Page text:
on May 06, 2018

May 6: Growth Group Guide

bible study guide 

leader guide

leader guide - word document 


Prayer | for the Purpose of Godliness

Chapter 4

Central Idea:

Prayer is a vital Spiritual Discipline, second only to the Intake of God’s Word. To be like Jesus, we must pray. Knowing that without prayer we will lack godliness, God expects us to pray. No matter how weak or strong your prayer life is right now, you can learn to grow even stronger. One of the greatest encouragements to pray is the fact that prayer is answered.


Prayer is Expected:

Those who have been brought under the authority of Christ and the Bible know that the will of God is for us to pray. The Lord Jesus Christ, with all authority and with all love, expects us to pray. These excerpts from His words show that He Himself expects us to pray:

  • Matthew 6:5 - “And when you pray...”

  • Matthew 6:6 - “But when you pray...”

  • Matthew 6:9 - “Pray then like this...”

  • Luke 11:9 - “...ask...; seek...; knock...”


While “Continue steadfastly in prayer...” (Col. 4:2) emphasizes prayer as an activity, “...pray without ceasing...” (1 Thess. 5:17) reminds us that prayer is also a relationship. Prayer is in one sense an expression of a Christian’s unbroken relationship with the Father. So, we must see the expectation to pray, not only as a divine summons, but also as a royal invitation. Hebrews 4:16 says, “Let us then with confidence draw near to the throne of grace, that we may receive mercy and find grace to help in time of need.” We know this, Jesus prayed. Luke 5:16 says, “But He would withdraw to desolate places and pray.” If Jesus needed to pray, how much more do we need to pray? Prayer is expected of us because we need it.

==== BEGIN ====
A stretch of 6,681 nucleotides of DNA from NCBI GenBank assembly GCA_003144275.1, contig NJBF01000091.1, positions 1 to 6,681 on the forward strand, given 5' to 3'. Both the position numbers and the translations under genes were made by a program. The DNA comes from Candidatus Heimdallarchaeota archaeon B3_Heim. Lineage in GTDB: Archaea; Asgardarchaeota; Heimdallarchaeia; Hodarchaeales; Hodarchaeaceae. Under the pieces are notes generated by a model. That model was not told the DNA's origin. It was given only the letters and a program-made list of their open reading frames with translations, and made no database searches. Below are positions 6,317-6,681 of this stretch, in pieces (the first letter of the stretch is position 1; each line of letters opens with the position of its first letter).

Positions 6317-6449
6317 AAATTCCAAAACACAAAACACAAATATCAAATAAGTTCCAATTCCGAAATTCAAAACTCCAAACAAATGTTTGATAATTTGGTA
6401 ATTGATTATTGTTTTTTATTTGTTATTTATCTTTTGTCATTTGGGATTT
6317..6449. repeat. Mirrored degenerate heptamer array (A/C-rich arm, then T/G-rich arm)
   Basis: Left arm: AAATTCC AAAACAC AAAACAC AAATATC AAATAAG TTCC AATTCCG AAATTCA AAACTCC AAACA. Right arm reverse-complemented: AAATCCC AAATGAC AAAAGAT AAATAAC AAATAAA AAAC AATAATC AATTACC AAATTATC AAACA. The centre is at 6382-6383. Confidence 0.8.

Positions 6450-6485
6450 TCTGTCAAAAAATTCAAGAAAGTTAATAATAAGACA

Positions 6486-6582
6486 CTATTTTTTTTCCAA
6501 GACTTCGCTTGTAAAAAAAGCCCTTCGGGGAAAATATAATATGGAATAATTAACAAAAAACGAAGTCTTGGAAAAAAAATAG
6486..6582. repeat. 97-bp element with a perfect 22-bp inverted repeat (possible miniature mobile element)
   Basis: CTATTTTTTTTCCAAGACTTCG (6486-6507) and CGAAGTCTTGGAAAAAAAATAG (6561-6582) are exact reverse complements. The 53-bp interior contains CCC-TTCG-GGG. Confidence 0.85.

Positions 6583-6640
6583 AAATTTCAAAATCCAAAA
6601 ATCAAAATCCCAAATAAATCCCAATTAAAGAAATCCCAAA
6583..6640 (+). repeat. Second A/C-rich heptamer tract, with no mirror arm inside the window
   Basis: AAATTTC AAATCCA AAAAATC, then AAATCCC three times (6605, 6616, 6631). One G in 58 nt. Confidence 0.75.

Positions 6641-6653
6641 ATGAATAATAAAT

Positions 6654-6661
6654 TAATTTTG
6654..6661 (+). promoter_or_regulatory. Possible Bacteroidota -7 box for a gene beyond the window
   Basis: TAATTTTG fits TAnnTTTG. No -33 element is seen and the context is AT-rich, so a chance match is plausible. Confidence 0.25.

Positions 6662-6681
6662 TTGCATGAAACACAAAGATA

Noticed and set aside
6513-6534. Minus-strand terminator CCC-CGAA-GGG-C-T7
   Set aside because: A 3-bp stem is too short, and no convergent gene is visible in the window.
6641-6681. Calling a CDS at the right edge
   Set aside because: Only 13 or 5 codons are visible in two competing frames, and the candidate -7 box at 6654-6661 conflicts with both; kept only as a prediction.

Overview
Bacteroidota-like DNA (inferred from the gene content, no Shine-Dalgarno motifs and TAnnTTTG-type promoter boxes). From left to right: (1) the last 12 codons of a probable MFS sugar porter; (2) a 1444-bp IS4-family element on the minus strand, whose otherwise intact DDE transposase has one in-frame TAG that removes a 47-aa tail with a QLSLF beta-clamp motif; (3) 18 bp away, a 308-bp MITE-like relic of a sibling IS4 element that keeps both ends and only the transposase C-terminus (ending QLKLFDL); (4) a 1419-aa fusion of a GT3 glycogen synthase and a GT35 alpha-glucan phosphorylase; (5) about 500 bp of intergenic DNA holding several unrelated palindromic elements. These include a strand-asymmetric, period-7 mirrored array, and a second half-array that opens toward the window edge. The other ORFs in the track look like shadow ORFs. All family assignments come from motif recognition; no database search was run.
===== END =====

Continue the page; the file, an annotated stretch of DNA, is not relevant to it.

Prayer is Learned:

The Bible says we must pray for the glory of God, in His will, in faith, in the name of Jesus, with persistence, and more. A child of God gradually learns to pray like this in the same way that a growing child learns to talk. The best way to learn how to pray is to pray.

Meditation is a missing link between Bible intake and prayer. Scripture teaches this by example. David prayed Psalm 19:4, “Let the words of my mouth and the meditation of my heart be acceptable in your sight, O LORD, my rock and my redeemer.” Note that this verse is a prayer, a plea to God, that consisted of David’s words and involved “meditation.” The process works like this: After input of a passage of Scripture, meditation allows us to take what God has said and think deeply on it, digest it, and then speak to God about it in meaningful prayer.

The disciples learned to pray, not only by hearing Jesus teach about prayer, but also by being with Him when He prayed. In a similar way, we can learn to pray by praying with other people who can model true prayer for us. We pray with them to learn principles of prayer.

Let me encourage you. No matter how difficult prayer seems for you now, if you will persevere in learning how to pray, you can enjoy the hope of an even stronger and more fruitful prayer life.


Prayer is Answered: